Philip Roth's novel takes place from June 1940 to October 1942: covering Lindbergh’s nomination and victory and the beginning of the Final Solution for the American Jews, as seen by a boy, named Philip (the demand of immediate credibility is too pressing to change names) in Roth's hometown, Newark, NJ. It is the substance of your worst fears, described in crisp detail, without exaggeration or even the patina of fictionalization. The precise description of everyday life in the plain light of day (going to work or school, collecting stamps, playing with friends, buying and preparing food) intensifies the horror. For it all happens as the Jews endure and protest small humiliations and difficulties that lead to deportations and pogroms they are powerless to oppose. Roth perfected the description of adolescence in prewar suburbia in Portnoy's Complaint. (That was the book Gershom Scholem declared would unleash a wave of anti-Semitism. In fact, the Levi's-rye-Lolita of a book made Roth famous.) The Counterlife and I Married a Communist rehearse the ideological passions of the Jewish leftists and Zionists of the postwar era; and The Human Stain chronicles the gradual destruction of a man's life through a sexual harrassment charge in the late 1990's.
The Plot Against America is the culminating mytho-poetic vision that caps the arguments of earlier Roth novels, much as Plato invokes the dreamlike vision of the dying and rising Er, son of Armenios, rather than yet another debate, to seal his philosophical system in the tenth and final book of the Republic. What has been argued and adumbrated needs to be experienced by feeling, though the phantasmagoria of fable, in order fully to be perceived. And the shocking contrast of mythmaking to reasoning is itself useful to impress a message, as an image, upon the mind. To put a sardonic construction on John Lennon: Imagine. There is perhaps a teleological fallacy here, somewhat on the order of post hoc, ergo propter hoc: one is in effect suggesting that Philip Roth's huge oeuvre has led to this terrifying book, that the stories of Portnoy and Zuckerman and Silk all imply, and build up to, the great If.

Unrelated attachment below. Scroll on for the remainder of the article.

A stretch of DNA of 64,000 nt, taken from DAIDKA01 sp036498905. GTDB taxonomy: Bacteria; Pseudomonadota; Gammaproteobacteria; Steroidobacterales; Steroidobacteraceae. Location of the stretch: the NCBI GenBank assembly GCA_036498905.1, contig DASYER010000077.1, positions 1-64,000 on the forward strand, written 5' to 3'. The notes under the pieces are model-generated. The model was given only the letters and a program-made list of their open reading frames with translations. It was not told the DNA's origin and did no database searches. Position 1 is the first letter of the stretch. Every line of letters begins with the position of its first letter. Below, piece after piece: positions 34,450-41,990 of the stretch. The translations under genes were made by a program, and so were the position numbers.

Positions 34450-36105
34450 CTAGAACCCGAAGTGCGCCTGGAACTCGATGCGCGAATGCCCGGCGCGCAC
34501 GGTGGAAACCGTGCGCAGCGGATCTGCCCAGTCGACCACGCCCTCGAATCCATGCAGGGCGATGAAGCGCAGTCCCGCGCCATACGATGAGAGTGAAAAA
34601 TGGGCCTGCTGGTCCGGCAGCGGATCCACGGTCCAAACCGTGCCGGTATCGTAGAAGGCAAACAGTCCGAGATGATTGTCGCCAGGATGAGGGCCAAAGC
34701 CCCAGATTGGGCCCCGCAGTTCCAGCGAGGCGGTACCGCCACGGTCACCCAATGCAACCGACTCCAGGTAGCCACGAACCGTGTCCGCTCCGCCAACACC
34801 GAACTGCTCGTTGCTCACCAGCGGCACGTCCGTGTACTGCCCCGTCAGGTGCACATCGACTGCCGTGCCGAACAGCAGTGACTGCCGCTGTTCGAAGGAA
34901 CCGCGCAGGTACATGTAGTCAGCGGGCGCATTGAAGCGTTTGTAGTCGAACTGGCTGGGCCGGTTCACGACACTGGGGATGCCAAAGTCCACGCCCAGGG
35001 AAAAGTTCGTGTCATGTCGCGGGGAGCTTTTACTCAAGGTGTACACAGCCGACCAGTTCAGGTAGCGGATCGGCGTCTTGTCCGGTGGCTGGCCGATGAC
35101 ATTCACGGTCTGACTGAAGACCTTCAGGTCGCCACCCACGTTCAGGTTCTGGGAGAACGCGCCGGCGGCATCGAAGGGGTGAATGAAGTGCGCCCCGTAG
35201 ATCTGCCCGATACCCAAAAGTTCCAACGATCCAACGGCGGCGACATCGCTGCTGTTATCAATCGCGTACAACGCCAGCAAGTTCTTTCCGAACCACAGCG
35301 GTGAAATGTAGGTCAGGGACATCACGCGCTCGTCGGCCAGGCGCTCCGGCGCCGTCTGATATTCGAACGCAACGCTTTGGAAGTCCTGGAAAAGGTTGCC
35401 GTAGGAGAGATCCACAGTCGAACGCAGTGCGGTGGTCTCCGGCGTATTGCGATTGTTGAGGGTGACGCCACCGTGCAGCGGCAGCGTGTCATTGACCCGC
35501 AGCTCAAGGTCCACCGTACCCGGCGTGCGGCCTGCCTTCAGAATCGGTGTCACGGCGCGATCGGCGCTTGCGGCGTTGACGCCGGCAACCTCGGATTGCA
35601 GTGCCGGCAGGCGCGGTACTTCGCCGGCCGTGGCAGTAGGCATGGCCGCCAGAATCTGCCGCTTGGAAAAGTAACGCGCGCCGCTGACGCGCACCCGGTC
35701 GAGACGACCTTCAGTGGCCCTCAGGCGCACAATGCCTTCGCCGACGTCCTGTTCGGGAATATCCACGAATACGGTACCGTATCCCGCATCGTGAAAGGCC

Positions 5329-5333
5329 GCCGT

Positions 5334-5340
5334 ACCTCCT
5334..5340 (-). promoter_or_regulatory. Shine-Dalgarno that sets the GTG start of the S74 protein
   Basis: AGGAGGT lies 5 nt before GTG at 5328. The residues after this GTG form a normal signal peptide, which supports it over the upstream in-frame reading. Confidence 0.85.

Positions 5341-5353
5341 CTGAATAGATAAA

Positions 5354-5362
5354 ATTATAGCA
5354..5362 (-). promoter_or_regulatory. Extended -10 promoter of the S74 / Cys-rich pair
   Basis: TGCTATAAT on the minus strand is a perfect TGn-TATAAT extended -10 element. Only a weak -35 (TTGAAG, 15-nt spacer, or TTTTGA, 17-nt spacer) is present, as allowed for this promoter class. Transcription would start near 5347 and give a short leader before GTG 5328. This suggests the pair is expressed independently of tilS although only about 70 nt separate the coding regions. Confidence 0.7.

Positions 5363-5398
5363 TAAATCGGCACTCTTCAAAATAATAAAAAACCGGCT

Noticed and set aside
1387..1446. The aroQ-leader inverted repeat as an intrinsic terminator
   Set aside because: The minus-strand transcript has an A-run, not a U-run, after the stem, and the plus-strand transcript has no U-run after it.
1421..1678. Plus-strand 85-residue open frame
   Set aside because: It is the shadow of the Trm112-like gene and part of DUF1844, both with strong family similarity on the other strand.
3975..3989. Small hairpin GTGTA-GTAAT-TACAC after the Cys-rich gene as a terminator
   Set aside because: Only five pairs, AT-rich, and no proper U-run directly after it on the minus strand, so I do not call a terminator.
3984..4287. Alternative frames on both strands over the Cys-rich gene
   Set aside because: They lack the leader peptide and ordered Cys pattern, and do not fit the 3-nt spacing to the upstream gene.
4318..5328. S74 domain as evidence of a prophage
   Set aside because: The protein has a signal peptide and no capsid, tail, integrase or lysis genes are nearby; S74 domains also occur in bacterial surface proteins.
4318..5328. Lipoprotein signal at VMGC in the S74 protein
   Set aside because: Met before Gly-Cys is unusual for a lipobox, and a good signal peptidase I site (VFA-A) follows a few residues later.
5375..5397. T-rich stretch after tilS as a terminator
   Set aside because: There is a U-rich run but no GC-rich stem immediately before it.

In 2002, while suicide bombers were killing Israelis in buses and cafes and schools and even at Passover Seders, the great and good of the earth, artists like José Saramago and Mikis Theodorakis, lined up to declare the Jews the cause of all evil on earth. Leon Wieseltier pleaded then in The New Republic for American Jews not to wallow in panic: America isn't Germany; and Israel is strong. Had Roth set his fable around now, following the chronology of his previous meditations on Jewish belonging and powerlessness, the fiction just might have failed to bear the weight of suspended disbelief. That depends on how optimistic one is: as I read the novel I tried to recall Leon's reasonable article the way one fingers a talisman, and reason still deserted me. We aren't out of the woods. The setting in 1940, though, leaves no room for doubt at all. It accomplishes the effective nightmare.